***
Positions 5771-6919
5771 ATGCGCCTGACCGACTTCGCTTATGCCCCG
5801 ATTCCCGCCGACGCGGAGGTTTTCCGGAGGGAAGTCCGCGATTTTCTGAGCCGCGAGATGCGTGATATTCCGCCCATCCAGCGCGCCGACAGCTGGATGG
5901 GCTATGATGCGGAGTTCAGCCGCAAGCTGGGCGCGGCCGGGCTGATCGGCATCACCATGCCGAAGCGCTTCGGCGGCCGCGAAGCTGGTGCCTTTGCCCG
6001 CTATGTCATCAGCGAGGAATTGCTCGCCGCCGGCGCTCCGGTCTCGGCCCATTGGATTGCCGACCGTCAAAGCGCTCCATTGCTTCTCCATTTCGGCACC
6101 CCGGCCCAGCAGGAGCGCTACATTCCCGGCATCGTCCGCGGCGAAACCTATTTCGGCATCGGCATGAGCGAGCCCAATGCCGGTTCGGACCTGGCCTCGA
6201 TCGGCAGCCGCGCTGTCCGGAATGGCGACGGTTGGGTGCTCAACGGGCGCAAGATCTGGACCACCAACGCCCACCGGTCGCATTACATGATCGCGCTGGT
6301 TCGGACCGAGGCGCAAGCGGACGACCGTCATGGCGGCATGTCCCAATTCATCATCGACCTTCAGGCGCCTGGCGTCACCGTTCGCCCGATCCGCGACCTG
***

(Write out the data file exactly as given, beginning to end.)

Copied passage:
Positions 5771-6919
5771 ATGCGCCTGACCGACTTCGCTTATGCCCCG
5801 ATTCCCGCCGACGCGGAGGTTTTCCGGAGGGAAGTCCGCGATTTTCTGAGCCGCGAGATGCGTGATATTCCGCCCATCCAGCGCGCCGACAGCTGGATGG
5901 GCTATGATGCGGAGTTCAGCCGCAAGCTGGGCGCGGCCGGGCTGATCGGCATCACCATGCCGAAGCGCTTCGGCGGCCGCGAAGCTGGTGCCTTTGCCCG
6001 CTATGTCATCAGCGAGGAATTGCTCGCCGCCGGCGCTCCGGTCTCGGCCCATTGGATTGCCGACCGTCAAAGCGCTCCATTGCTTCTCCATTTCGGCACC
6101 CCGGCCCAGCAGGAGCGCTACATTCCCGGCATCGTCCGCGGCGAAACCTATTTCGGCATCGGCATGAGCGAGCCCAATGCCGGTTCGGACCTGGCCTCGA
6201 TCGGCAGCCGCGCTGTCCGGAATGGCGACGGTTGGGTGCTCAACGGGCGCAAGATCTGGACCACCAACGCCCACCGGTCGCATTACATGATCGCGCTGGT
6301 TCGGACCGAGGCGCAAGCGGACGACCGTCATGGCGGCATGTCCCAATTCATCATCGACCTTCAGGCGCCTGGCGTCACCGTTCGCCCGATCCGCGACCTG